Again, in the blue bubble over our area it may be difficult to see, but Republicans are near certain to win the Senate, giving them both houses of Congress. The President’s problems may not be hurting him, but they are killing everyone else in the party.

In our area, Democrats Chris Coons in Delaware and Corey Booker in New Jersey will cruise to re-election. But the future of the Senate will be decided in red states and swing states where Democrats are not faring well, thanks to the performance of President Obama.

The split in the Senate right now is 53 Democrats, 45 Republicans and 2 Independents who vote with the Democrats. Of the seats that are in play, the GOP needs to take 6 seats to take control. Three — Montana, South Dakota and West Virginia — are in the bag. Alaska, Arkansas, Iowa, Louisiana, North Carolina, Colorado and Michigan are all considered toss-ups. It would be stunning, with the current mood in the country, if the Republicans didn’t pick up at least three of them.

Democrats are pinning hopes on picking up a seat in Georgia, but again, with the current mood in the country, a pick up in a traditional red state seems far-fetched.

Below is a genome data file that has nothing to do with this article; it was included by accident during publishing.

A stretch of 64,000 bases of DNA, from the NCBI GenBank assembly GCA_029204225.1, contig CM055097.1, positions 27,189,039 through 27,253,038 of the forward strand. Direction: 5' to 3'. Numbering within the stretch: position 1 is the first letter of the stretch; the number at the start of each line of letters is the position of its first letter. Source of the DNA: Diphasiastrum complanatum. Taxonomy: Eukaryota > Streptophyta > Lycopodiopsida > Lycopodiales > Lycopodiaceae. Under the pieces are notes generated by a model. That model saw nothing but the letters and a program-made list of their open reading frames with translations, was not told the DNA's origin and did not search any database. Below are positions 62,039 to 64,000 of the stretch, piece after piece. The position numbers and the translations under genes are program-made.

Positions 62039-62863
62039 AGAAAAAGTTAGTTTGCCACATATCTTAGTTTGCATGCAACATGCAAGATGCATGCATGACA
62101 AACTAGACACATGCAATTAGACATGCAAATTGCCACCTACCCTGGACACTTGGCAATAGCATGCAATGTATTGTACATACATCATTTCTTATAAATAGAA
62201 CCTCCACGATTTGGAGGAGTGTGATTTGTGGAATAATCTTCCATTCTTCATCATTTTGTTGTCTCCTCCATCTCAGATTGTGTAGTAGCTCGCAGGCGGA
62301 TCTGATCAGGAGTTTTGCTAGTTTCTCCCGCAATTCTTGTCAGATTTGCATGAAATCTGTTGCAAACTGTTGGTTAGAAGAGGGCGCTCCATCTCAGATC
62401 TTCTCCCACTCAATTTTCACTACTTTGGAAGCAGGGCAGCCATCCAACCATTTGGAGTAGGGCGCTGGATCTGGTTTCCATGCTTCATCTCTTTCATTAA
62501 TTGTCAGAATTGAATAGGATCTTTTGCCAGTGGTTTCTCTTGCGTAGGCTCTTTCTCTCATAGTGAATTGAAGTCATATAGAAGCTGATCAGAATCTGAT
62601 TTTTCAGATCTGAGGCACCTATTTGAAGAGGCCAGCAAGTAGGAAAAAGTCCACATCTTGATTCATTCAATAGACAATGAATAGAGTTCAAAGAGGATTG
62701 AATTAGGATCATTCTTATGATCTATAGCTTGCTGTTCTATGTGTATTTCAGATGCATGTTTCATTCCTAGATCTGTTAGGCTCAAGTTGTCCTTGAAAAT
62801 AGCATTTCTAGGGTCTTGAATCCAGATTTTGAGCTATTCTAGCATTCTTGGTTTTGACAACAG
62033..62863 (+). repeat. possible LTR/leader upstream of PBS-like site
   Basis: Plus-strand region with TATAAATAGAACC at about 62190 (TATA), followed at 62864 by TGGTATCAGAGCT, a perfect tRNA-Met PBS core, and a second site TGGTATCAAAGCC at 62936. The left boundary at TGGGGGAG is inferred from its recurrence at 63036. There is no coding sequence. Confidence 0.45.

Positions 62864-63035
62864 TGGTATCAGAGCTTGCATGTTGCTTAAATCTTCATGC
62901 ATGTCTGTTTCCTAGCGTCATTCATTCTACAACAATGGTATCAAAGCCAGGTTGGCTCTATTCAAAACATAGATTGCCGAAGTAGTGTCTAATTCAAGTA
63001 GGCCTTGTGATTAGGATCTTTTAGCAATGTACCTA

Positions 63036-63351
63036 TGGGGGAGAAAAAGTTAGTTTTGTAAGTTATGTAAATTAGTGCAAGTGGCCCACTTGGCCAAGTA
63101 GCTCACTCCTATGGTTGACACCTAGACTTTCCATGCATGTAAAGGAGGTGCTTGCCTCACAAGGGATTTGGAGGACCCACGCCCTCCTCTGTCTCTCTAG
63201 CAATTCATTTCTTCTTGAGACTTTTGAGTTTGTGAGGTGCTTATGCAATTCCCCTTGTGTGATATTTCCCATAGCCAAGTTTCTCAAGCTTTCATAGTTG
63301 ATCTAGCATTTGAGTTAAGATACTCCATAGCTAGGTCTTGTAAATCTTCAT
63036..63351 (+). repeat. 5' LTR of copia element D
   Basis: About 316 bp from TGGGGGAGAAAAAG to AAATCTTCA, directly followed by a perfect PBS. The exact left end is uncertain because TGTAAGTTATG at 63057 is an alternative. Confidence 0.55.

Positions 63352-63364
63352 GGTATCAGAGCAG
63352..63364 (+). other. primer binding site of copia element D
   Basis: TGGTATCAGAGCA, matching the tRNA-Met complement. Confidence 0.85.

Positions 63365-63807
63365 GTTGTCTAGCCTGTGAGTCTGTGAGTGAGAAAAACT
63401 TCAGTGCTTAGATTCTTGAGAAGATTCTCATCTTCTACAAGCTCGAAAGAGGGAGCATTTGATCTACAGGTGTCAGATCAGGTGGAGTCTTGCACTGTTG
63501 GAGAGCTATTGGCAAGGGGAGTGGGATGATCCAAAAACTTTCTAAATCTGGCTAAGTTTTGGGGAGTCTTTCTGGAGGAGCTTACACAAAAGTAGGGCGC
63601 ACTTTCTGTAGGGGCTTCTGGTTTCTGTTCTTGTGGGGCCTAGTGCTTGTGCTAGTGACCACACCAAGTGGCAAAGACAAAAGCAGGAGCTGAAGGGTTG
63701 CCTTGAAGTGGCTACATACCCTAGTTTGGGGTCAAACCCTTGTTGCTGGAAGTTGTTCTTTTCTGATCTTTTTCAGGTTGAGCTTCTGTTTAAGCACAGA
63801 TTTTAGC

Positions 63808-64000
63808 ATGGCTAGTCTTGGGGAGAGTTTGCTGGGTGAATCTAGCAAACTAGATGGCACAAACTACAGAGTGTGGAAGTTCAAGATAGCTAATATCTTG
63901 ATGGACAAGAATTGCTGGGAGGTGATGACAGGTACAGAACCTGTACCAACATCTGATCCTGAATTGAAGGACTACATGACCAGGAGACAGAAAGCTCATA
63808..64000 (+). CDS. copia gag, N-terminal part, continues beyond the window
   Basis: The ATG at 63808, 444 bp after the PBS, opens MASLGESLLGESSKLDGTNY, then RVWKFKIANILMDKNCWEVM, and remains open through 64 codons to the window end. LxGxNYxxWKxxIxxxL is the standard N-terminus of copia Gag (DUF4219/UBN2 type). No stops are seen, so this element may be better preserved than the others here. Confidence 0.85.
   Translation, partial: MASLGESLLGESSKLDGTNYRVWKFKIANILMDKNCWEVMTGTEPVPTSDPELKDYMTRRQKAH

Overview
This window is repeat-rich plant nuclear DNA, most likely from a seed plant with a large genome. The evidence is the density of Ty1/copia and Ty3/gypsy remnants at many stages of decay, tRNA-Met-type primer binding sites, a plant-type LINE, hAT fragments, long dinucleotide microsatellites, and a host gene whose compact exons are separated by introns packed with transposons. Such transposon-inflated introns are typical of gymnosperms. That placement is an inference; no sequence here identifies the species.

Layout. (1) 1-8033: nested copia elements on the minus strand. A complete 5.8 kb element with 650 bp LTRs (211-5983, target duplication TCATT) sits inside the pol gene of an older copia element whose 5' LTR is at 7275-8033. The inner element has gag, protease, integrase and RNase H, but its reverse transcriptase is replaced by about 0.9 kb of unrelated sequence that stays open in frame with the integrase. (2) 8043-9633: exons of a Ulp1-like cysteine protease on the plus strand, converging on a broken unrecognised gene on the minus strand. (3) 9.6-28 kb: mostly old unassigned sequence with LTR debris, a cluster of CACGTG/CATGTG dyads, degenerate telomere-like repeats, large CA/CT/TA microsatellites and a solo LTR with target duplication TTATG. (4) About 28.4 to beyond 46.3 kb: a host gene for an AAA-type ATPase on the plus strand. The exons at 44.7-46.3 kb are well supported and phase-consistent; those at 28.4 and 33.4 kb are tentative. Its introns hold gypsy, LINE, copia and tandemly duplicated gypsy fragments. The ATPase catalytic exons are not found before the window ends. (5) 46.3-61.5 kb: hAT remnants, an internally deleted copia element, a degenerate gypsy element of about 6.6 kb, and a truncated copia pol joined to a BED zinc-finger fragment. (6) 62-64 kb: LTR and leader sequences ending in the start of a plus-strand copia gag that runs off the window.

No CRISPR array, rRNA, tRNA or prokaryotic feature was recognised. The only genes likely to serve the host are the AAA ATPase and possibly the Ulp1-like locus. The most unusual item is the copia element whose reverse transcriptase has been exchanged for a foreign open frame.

Whenever I mention that the Republicans will win the Senate, I am met with horror, disbelief and even ridicule locally. “How can that be? Everyone I know hates the Republicans.” Yes, but the Obama hate in the red states trumps your blue state love in this mid-term.

And that sums up our current political process, fueled more by hate than hope; it divides America into tribes that don’t understand each other and don’t care to try. “We’re right. They’re wrong” is the battle cry. And, of course, as always, when misguided passion clouds reason and intellect, they are all wrong.

Follow @LarryMendte on Twitter.

Around The Web

Be respectful of our online community and contribute to an engaging conversation. We reserve the right to ban impersonators and remove comments that contain personal attacks, threats, or profanity, or are flat-out offensive. By posting here, you are permitting Philadelphia magazine and Metro Corp. to edit and republish your comment in all media.

  • Dan

    What a troll post. If this were another presidential election year Obama would win easily and the Senate would go the Democrats. The problem is young people and minorities don’t vote in non-presidential elections. /thread.

    • RogerW

      OMG… thanks for the laugh! Liberals are always good for comic relief!

  • Armored Knight

    Its even worse then stated here..Obama will be the face of every election for decades to come, down to little town city council elections..the damage he has inflicted on the people that don’t agree with Blue state ideology will broil red state voters for a long time to come